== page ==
Making People Wait After Buying a Gun Could Save 900 Lives a Year

Hand guns are for sale at a gun shop in Merrimack, New Hampshire, on November 5, 2016. According to the proprietor, October's sales in his store were double that of 2015, with customers expressing anxiety about the November election. Dominick Reuter/AFP/Getty Images

Making would-be gun owners wait just a few days between purchase and possession could dramatically reduce deaths from handgun violence, a new study found. More than 700 lives were saved per year by mandatory waiting period laws in the 17 states that have them, according to the report, published in Proceedings of the National Academy of Sciences this week. If the entire country were to have such laws, more than 900 gun violence deaths could be avoided every year, the researchers concluded. And that reduction would happen even if no other gun-regulating measures were adopted, the study notes.

Waiting period laws have strong support among advocates for federal gun regulations. The American Medical Association, which considers gun violence a public health crisis, favors a federally mandated waiting period. The Giffords Law Center to Prevent Gun Violence has also called for such laws, noting prior evidence that they reduce suicides in particular. And a recent Quinnipiac poll reported just last week found that 79 percent of voters surveyed favored waiting period laws.

In the new study, the researchers analyzed waiting period laws for handguns between 1970 and 2014. States with waiting period laws, which impose a delay usually between two and seven days, before a purchaser can take home his or her gun, had about 17 percent fewer homicides per year. The delay also reduced gun suicides by up to 11 percent—up to 35 fewer gun suicides per year per state.

The researchers also looked to history to examine the efficacy of waiting period laws. Between 1994 and 1998, the Brady Act, a federal law, required states to conduct background checks and impose a few-days lag time between purchase and possession. Some states were exempt, allowing the Harvard researchers to look at differences between exempt and non-exempt states. "We find that waiting periods led to large and statistically significant reductions in gun violence during the Brady interim period," the authors write.

"What we found is a law that doesn't take guns away from anybody, doesn't restrict anybody's right to own a gun, and yet can significantly reduce gun homicides," study co-author Deepak Malhotra, a professor of negotiation and conflict resolution at Harvard Business School, told The New York Times.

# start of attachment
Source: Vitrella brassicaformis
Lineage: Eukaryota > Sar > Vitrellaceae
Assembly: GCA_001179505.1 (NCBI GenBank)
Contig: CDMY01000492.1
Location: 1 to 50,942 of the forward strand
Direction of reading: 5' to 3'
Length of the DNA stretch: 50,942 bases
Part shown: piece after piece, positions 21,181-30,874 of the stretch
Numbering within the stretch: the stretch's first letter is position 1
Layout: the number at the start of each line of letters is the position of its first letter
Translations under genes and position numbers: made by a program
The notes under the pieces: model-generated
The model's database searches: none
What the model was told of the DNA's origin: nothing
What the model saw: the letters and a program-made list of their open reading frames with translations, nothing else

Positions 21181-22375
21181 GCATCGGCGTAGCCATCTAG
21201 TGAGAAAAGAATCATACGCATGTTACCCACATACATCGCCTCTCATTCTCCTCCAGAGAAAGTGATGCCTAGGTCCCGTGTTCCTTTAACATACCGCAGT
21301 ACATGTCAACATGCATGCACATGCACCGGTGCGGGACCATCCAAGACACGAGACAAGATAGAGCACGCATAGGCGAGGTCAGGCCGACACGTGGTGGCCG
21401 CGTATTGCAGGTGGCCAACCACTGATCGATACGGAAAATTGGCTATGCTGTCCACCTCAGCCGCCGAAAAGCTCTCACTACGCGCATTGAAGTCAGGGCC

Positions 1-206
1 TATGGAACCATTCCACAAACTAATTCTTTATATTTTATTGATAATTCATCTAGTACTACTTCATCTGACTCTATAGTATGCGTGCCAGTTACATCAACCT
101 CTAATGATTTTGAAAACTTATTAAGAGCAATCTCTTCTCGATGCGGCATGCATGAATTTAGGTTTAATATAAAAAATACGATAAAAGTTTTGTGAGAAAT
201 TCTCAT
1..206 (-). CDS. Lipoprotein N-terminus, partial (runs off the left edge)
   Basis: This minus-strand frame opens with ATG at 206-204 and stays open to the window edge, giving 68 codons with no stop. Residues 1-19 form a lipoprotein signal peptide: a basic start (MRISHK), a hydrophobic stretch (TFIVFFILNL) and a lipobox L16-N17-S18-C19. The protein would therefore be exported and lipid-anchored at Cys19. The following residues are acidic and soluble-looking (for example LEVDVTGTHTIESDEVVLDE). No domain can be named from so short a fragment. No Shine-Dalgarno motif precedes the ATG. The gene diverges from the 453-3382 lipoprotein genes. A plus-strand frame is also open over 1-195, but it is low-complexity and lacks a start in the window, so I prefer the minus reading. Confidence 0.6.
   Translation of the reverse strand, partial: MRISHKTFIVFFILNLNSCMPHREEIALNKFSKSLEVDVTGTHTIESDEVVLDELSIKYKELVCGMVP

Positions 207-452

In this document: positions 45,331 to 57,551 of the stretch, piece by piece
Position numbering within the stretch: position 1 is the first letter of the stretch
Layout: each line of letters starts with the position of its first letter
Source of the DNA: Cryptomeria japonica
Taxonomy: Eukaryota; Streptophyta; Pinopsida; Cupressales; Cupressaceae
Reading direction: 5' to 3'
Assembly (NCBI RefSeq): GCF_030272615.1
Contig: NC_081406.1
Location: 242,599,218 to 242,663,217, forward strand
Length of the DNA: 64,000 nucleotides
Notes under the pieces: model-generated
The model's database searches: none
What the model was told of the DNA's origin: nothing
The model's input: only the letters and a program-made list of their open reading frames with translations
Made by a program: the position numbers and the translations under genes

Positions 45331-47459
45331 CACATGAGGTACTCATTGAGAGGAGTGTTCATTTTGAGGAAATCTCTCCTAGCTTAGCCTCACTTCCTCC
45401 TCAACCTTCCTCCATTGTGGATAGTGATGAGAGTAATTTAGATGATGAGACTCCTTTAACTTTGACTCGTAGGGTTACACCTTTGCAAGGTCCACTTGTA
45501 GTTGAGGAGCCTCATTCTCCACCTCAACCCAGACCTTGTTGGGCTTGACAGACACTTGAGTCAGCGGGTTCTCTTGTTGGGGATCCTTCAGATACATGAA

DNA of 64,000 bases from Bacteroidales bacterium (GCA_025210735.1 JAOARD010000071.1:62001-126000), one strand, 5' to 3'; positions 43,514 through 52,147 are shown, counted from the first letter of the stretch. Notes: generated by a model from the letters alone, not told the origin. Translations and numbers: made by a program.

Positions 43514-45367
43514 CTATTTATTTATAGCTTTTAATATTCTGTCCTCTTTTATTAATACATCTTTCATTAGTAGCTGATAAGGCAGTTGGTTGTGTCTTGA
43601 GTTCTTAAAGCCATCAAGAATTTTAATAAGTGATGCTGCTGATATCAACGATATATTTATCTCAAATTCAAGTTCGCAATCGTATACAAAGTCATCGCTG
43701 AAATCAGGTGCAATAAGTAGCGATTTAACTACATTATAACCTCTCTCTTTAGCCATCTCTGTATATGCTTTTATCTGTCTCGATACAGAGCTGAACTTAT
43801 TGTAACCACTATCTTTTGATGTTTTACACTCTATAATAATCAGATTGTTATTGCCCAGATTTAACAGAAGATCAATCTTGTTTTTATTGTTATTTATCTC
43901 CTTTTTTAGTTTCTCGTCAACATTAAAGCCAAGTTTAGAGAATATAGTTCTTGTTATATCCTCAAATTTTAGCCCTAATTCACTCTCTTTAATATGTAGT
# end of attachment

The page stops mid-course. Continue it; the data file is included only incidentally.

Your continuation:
Michael Siegel, a professor of community health sciences at Boston University, who was not involved in the research, agreed that the study showed a "robust relationship" between the waiting laws, and both firearm homicide and suicide rates. He does point out some caveats. "It is not clear whether it is the waiting period itself or what happens during the waiting period (careful background checks, for example) that explain the reduction in firearm-related deaths," Siegel tells Newsweek via email. "Future research should try to tease out the the independent relationship of waiting periods, permit requirements, and background checks on firearm violence rates."

Conservative voices have come out strongly against the findings of the new study. David Kopel, an associate policy analyst at Cato Institute—a think tank founded by Charles Koch and other free market advocates who favor less, not more, government regulation (and amply fund politicians who agree with them)—says the evidence for waiting periods does not hold up. "People who acquire guns from stores (with or without a waiting period) are lawful owners, at least initially. Yet the study indicates that 17 percent of gun homicides are perpetrated by lawful gun owners within a few days of their buying a gun," Kopel told Newsweek via email. Support for waiting periods, says Kopel, who is also an adjunct law professor at the University of Denver, "is contrary to all real world-evidence."

"The study's claim is so wildly contrary to all known data about gun homicide that it is implausible," says Kopel.

He isn't alone in that perspective. "The study ignores the fact that there are very real cases where waiting periods have actually facilitated homicide," Erich Pratt, executive director of the rights organization Gun Owners of America, told CNN. He was referring to Carol Bowne, a New Jersey woman who was killed during the waiting to take home a gun she'd bought to protect her from the assailant.

There's currently no federally mandated handgun waiting policy in the U.S., but the American Medical Association supports a federally mandated handgun waiting policy in the U.S., in addition to other measures that could help prevent gun violence, which the organization recognizes as "a public health crisis."